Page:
Don’t be fooled by the photo. George and I are voting for Senator Obama.
But what does a parent do when their kid, while trick or treating, walks up to a door, and refuses to knock on that door because it is sporting a McCain/Palin sticker, and thus turns, and leaves the property?
I don’t need a parent manual to tell me that this is not good.
I told Zane he needed to be bipartisan and march up to that door. He was rewarded with a Milky Way. Too bad for you, Harper.
Yes, Harper has been learning about both candidates in school and has registered to vote in her classroom on election day. She, and her classmates, have also written letters to whomever will be our next President.
And while we have also discussed the election in the house, we have told Harper that she needs to read the informational brochures on each candidate, (child friendly material), and vote for the candidate of her choice.
“Yeah, I already know I’m voting for Obama because McCain stinks!”
Um, wait a minute.
“Where did you hear that”?
She shared that a few students in her class had mentioned that McCain was no good and stunk. My heart broke. Broke. I have failed. No awards for Mom in this house today.
“Harper, speaking about Senator McCain that way is completely disrespectful”, said the mother who dissed Palin verbally early on . . . I’ve redeemed myself . . . “and I hope you understand that both Obama and McCain love this country and want to do the best job as President. They just disagree on how to do so.”
We then discussed the issues in her handouts. As much as one can actually discuss the issues with a 7 year old. I was surprised, however, by her questions, and her conclusions as they pertained to each issue highlighted in the brochure.
“Mom, why are we in a war with Iraq”?
I stumbled through explaining 9-11 (having previously touched upon the events of that day after reading a book from before 2001 which still showed the towers standing, two skyscrapers which Harper mentioned interest in visiting one day) and how after the attacks we believed that Iraq was possibly protecting terrorists, like the ones who hurt and killed many Americans on 9-11, by allowing them to stay in that country, and that Iraq also had really bad weapons, or RBW’s, that could threaten us. I then shared that these weapons were never found.
“So why are we still fighting with them?”
“Harper, I do not know.”
“Did they find the people who hurt our country when I was a baby?”
“No. But they think the person who planned the attack is in a country called Afghanistan.” I told her his name. (Updated on November 2: I really didn’t want to explain suicide missions to my daughter and thus, I told her that the people hadn’t been found.)
“So, why don’t we go there and get him?”
“Well, Harper, it’s difficult.”
“Well, I think that if we keep sending Americans to Iraq then the war will just keep getting bigger and go on longer. So I disagree with it.”
We talked about education. Harper didn’t like the word “compete” when it came to schools competing for the best teachers. In her young 7 year old mind, she took this to mean,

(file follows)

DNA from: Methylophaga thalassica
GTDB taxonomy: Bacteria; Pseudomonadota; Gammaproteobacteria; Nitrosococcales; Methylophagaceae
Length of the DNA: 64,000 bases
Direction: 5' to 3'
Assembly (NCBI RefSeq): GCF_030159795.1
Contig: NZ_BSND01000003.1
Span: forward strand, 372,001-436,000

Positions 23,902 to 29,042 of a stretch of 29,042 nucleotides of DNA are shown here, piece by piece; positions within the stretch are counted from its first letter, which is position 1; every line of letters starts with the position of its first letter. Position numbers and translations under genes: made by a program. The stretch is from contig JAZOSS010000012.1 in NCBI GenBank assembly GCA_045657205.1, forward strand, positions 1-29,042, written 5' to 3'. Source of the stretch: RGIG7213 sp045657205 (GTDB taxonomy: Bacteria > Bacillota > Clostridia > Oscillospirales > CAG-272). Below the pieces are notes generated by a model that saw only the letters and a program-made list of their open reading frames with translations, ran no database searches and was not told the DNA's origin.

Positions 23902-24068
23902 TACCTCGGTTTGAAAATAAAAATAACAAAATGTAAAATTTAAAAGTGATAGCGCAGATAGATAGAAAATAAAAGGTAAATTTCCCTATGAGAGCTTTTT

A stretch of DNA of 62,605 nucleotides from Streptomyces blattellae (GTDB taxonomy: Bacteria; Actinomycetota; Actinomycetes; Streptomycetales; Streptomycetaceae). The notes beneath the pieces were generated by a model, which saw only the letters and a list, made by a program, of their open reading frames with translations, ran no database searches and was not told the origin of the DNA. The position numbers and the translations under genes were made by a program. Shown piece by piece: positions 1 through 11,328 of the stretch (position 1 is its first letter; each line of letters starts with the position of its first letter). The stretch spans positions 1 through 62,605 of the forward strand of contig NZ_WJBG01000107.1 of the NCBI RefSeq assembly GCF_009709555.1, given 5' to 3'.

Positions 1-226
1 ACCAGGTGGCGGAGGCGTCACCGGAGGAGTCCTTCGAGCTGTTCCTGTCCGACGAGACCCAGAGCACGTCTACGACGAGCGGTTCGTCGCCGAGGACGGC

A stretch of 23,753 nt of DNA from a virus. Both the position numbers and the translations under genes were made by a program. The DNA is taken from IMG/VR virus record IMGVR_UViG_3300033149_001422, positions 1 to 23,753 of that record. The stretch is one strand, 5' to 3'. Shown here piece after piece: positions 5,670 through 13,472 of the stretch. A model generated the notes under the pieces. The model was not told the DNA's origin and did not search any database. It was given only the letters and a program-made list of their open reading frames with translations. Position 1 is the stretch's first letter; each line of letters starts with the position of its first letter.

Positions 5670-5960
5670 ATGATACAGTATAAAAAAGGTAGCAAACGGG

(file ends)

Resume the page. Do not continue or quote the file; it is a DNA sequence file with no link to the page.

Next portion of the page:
“So will all the best teachers only be in a few schools, then? What about all the other schools?”
I realize that all this is watered down and that Harper can’t possibly comprehend the entire scope of the issues, but she came to these conclusions on her own – at least she is beginning the process of thinking critically.
She also decided that “all children should be able to go to the doctor”.
Now, I know that she can’t really make an informed choice at 7 years old, and that she is completely influenced by the fact that Obama signs have become yard ornaments around here, but I am really glad that we are talking about the election. I’m glad that there is material out there for parents to use when discussing the candidates with their children.
I do hope, however, that parents are actually having discussions with their children and are not simply telling their child that one candidate is better than the other, end of story. This does nothing for their ability to think critically. These men are not deities, and don’t encompass true “hope” and “truth”, so I feel quite comfortable discussing both candidates with Harper. And truth is, she’s hearing stuff in school, from other kids. I can’t ignore that this is happening. It’s like a discussion about sex. Can a child this old really understand it? No. But if she came home repeating something of a sexual nature that she picked up on the playground, then I best be ready and available to discuss it.
I felt compelled to apologize to Harper if I had said anything to make her think that McCain “stunk”. She assured me that she had heard it at school.
I wiped my forehead.
Still, after her comment from last week, and then her refusal to trick or treat at the house of a McCain supporter, I really needed to discuss respect. Both my respect for both candidates, and, well, ok, their running mates as well . . . and her respect for the candidates.
She is 7.
What was I doing when I was 7?
I don’t think so.